April 9: Bataan and bravery

HISTORY MATTERS - Todd Sales Lucero - The Freeman

The celebration of Araw ng Kagitingan or Day of Valor officially started in June of 1987, when President Corazon C. Aquino signed a law that revised the dates of official Philippine holidays and April 9 being designated as Araw ng Kagitingan for the first time. Before this, the commemoration of the fall of Bataan was always referred to as Bataan Day, remembering the fall of Bataan to the Japanese Imperial Army in 1942 and the start of the infamous Bataan Death March.

By 1942, most of the Philippines was already under Japanese control although the Bataan peninsula and Corregidor Island remained protected by American and Filipino soldiers. Despite the bravery of its defenders, both eventually fell to Japanese rule and its commanding officer, Major General Edward P. King, Jr., officially surrendered to the Japanese.

Like many Philippine holidays, Araw ng Kagitingan was already commemorated a year after it happened, albeit by other terms and for other reasons. A year after the fall of Bataan and Corregidor, the Japanese issued a proclamation “calling upon the residents of the City of Manila on 11 April 1943 to participate in the ceremonies to be held on the occasion of the first anniversary of the fall of Bataan...thereby paving the way for accelerating the program of economic reconstruction and social rehabilitation under the guidance of the Japanese Military Administration.”

In April 1961, President Carlos P. Garcia signed Republic Act No. 3022 into law, declaring April 9 of every year as “Bataan Day”. Two years later, on the 21st anniversary of the fall of Bataan, a joint United States-Philippine ceremony took place at Arlington National Cemetery. Wreaths were laid at the Tomb of the Unknowns by Philippine Ambassador Amelito R. Mutuc and by Capt. Tazewell T. Shepard, Jr., USN, Naval aide to President Kennedy, in memory of the fallen defenders of Bataan and Corregidor.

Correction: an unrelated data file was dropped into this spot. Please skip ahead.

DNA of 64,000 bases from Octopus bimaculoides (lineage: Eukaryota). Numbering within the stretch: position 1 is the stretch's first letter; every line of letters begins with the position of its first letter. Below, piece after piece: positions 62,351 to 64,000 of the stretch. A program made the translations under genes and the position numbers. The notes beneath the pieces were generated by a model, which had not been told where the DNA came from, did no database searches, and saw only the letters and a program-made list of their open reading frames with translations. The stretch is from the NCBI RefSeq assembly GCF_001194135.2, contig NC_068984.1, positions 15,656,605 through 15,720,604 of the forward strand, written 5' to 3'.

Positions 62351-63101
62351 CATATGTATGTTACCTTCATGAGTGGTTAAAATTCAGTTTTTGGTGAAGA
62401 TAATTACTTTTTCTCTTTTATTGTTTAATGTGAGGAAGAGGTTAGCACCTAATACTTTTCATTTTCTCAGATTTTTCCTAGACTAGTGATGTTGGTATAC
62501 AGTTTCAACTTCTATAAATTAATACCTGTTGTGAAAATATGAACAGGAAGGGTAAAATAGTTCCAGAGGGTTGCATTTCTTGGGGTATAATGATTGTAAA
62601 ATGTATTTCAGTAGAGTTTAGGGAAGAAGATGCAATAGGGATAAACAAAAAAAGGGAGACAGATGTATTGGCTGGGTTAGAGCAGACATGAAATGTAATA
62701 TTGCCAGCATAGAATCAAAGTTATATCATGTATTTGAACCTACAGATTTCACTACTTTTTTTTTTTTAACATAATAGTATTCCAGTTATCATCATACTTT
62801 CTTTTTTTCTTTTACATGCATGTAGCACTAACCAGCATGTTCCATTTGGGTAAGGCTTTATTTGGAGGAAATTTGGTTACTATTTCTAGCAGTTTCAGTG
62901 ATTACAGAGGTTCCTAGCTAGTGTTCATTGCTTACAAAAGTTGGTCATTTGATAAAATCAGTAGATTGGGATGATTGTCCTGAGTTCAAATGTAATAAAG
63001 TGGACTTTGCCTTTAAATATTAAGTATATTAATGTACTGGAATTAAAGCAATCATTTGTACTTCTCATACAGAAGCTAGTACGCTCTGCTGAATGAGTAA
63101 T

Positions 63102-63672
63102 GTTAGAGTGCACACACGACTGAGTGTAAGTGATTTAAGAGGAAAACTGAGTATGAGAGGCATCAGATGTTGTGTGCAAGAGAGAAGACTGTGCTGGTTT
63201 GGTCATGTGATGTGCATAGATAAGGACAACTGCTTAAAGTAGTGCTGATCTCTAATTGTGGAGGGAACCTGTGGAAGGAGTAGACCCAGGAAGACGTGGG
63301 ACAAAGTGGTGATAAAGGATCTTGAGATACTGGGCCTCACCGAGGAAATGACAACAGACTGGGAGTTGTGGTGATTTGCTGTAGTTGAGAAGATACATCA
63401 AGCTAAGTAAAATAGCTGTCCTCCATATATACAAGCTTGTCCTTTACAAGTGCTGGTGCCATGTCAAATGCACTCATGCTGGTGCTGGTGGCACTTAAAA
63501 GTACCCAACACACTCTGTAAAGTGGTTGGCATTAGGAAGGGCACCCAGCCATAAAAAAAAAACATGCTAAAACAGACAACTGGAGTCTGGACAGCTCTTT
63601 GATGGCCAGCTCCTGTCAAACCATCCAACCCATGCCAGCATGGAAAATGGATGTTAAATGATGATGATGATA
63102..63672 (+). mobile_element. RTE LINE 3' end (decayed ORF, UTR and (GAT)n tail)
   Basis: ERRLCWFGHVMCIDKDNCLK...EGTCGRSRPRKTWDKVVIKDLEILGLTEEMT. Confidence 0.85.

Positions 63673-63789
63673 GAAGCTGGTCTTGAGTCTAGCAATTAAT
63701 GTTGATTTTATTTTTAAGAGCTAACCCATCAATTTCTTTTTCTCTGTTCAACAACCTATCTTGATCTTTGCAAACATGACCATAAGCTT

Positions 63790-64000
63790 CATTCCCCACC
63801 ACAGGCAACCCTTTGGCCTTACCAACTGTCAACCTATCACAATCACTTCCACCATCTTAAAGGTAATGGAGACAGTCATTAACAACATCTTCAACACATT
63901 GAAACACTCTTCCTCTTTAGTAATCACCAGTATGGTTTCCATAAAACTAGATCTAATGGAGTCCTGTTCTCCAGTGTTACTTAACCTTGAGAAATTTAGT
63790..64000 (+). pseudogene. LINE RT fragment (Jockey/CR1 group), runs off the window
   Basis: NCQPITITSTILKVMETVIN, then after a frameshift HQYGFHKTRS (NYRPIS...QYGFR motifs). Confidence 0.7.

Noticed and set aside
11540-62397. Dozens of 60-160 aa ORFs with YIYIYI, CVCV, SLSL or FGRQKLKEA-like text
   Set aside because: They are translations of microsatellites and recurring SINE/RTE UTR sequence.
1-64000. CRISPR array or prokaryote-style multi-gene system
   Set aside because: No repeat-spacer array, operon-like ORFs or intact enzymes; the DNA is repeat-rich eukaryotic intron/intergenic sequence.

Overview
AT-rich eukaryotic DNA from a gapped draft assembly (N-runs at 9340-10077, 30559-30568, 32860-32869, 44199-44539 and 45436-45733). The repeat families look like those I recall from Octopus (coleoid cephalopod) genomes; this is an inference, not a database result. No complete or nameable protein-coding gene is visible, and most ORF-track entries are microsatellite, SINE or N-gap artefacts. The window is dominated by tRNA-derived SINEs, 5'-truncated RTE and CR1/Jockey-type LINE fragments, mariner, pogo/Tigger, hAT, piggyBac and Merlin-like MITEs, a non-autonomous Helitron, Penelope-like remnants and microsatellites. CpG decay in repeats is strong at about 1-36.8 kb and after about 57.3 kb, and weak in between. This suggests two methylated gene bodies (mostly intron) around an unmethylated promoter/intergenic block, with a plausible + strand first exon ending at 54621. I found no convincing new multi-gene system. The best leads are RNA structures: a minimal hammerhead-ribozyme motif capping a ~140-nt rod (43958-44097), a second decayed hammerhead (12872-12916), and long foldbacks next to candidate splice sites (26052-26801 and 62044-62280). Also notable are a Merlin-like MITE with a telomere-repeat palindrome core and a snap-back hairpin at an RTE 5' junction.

Succeeding years continued the tradition of celebrating the heroism of our soldiers on April 9. On March 30, 1979, Hon. Pablo R. Roman of Bataan extoled the virtues of Bataan, calling it the ‘spirit of Filipino courage’ and that while it was technically a defeat for the Filipino and American soldiers, it was nevertheless a moral victory of our people. It was in 1987 when President Corazon Aquino signed executive order number 203 to revise the dates of Philippine holidays. In this order, April 9 was officially designated as the Araw ng Kagitingan (Bataan and Corregidor Day).

During President Gloria Macapagal Arroyo’s term, most holidays were celebrated on the Monday nearest it, except for New Year’s Day and Christmas. By 2008, it was simplified to just “Araw ng Kagitingan” and celebrated on the nearest Monday. The succeeding administrations under Presidents Benigno Aquino III, Rodrigo Roa Duterte, and Ferdinand R. Marcos, Jr., celebrations have been strictly observed on April 9, instead of being moved to the nearest Monday, though in 2023 Marcos Jr. once more moved the holiday to a Monday.

We should always be proud of the fall of Bataan. As Rep. Roman said in 1979, Bataan was the spirit of courage of the Filipino people. But, we must also see what happened in Bataan as a cautionary tale. With our renewed military relationship with the United States, and with the possibility of a major conflict in the region involving China, we must be very careful in our military dealings with America. In 1942, our people made up almost 75% of the forces defending Bataan, while Filipino casualties were higher than American deaths. While official figures vary greatly, US sources estimate that 12,000 US and 66,000 Filipino soldiers walked the Death March resulting to 18,000 Filipino deaths but just 650 American deaths. This should never happen again. In today’s world, every soldier’s life, regardless of race, should be treated equally and the United States should no longer treat them as a simple military outpost at their disposal or as simple cannon fodder.

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